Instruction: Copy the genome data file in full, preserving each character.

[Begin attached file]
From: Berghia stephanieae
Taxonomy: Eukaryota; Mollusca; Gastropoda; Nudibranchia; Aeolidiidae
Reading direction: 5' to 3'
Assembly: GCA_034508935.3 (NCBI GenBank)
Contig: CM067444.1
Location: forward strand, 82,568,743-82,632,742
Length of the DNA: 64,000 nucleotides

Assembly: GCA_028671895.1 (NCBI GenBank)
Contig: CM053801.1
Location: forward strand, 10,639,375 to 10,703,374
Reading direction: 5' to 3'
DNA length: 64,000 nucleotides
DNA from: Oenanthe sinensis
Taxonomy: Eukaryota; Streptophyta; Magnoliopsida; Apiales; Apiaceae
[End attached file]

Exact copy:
From: Berghia stephanieae
Taxonomy: Eukaryota; Mollusca; Gastropoda; Nudibranchia; Aeolidiidae
Reading direction: 5' to 3'
Assembly: GCA_034508935.3 (NCBI GenBank)
Contig: CM067444.1
Location: forward strand, 82,568,743-82,632,742
Length of the DNA: 64,000 nucleotides

Assembly: GCA_028671895.1 (NCBI GenBank)
Contig: CM053801.1
Location: forward strand, 10,639,375 to 10,703,374
Reading direction: 5' to 3'
DNA length: 64,000 nucleotides
DNA from: Oenanthe sinensis
Taxonomy: Eukaryota; Streptophyta; Magnoliopsida; Apiales; Apiaceae